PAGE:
It was easy to laugh because the Broncos erased any regrets in a fabulous third quarter. For the first time this season, offense, defense and special teams all reached the top of their game at the same time.

Having deferred to the second half, the Raiders got the ball to open the third quarter. The Denver defense forced a three-and-out, the big play a tackle by nickel back Chris Harris of Raiders receiver Denarius Moore one yard short of the first down. Manning and the offense responded with a nine-play, 79-yard touchdown drive capped by Manning’s 17-yard scoring strike to Eric Decker.

The Broncos kicked off and the defense forced another three-and-out. Champ Bailey put Oakland in a hole right away by tackling fullback Marcel Reece four yards behind the line of scrimmage on first down.

When Shane Lechler tried to punt the ball back to the Broncos, special teams ace David Bruton got his hand on it. Because the ball traveled two yards beyond the line of scrimmage, it didn’t count as a block, but no matter — the Broncos got the ball at the Oakland 18 and four plays later had another touchdown.

“They know what I did,” Bruton said. “They know what it is. It doesn’t bother me at all.”

In fact, Bruton wasn’t going for the block until the Raiders invited him in.

“I wasn’t even supposed to rush on that punt,” he said. “I was supposed to just pin the wing inside. He gave me a soft shoulder and I just ended up reaching over his shoulder and got my hand on the ball.”

I asked Bruton to describe the feeling when he felt his hand meet the ball. “Can’t nobody block me, that’s the feeling,” he said with a broad smile.

“And they can’t!” said safety Rahim Moore, eavesdropping from the next locker.

A third consecutive three-and-out for Oakland followed. This time linebackers Von Miller and Wesley Woodyard did the honors, stuffing Raiders running back Darren McFadden two yards behind the line of scrimmage on a third-and-two.

As night follows day, it produced yet another Broncos touchdown, this one taking only five plays to cover 63 yards. That made it 31-6.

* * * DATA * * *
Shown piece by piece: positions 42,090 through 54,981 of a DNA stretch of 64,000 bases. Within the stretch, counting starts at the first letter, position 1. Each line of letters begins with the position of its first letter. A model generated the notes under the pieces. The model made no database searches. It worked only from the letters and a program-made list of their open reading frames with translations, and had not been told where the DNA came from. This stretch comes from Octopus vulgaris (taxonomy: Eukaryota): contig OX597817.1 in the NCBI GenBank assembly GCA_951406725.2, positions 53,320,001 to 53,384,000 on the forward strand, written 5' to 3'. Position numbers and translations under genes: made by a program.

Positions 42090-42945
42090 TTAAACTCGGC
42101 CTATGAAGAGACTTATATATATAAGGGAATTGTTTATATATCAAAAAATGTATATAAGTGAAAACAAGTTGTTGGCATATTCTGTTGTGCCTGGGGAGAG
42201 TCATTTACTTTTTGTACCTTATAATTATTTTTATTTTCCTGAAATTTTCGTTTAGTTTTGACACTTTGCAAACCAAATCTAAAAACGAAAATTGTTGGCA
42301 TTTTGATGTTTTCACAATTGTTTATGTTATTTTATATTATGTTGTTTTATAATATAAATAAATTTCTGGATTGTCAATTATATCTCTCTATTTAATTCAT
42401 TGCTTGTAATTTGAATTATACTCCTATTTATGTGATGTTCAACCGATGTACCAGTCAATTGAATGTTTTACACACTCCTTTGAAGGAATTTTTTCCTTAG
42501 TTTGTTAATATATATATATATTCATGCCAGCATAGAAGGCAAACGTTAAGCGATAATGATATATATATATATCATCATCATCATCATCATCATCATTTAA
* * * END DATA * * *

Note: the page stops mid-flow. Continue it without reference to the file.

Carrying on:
In less than 12 minutes of game action, the Broncos had turned a nail-biter into a blowout. That’s why coaches talk so much about the three phases of the game working together. When they do, your players start to feel like a bunch of supermen.

But just as some fans overreacted negatively to the Broncos losing back-to-back games to Atlanta and Houston (which are now a combined 8-0), some are liable to overreact positively to the rout of the Raiders. Next up, the Broncos travel to New England to take on the Patriots, who put 52 points on Buffalo this week. The last time the Broncos played in New England . . . well . . . you probably remember.

“I think the key that I’ve said all along is just trying to keep making progress somehow,” Manning said. “That doesn’t always show on the scoreboard. You’d like to win every game as you’re feeling your way and learning about your team and learning about yourself a little bit. So there’s still a lot of that going on, for me out there as the quarterback and for our team, sort of figuring things out. But I think today we learned some things. We still have some things to improve on, but anytime you can be working on things and get a win at the same time, that sure is nice.”

“He’s getting more comfortable,” Fox said of Manning. “Let’s not forget he didn’t play all last season. This is a new team, a new coaching staff, a new city, a new field, a new everything for him. The type of guy he is, he’s just going to get better and better. He’s a championship guy and he’s going to get used to his teammates, our players. He just was better at it today than earlier.”

As Manning adjusts to Denver, Denver adjusts to Manning. Running the offense almost exclusively out of the no-huddle Sunday, several times Manning had to shush the excitable Orange Sunday crowd so his teammates could hear him calling signals at the line of scrimmage. This produced a novel instruction from the video screens, which often exhort crowds to make noise. “Quiet,” the boards instructed.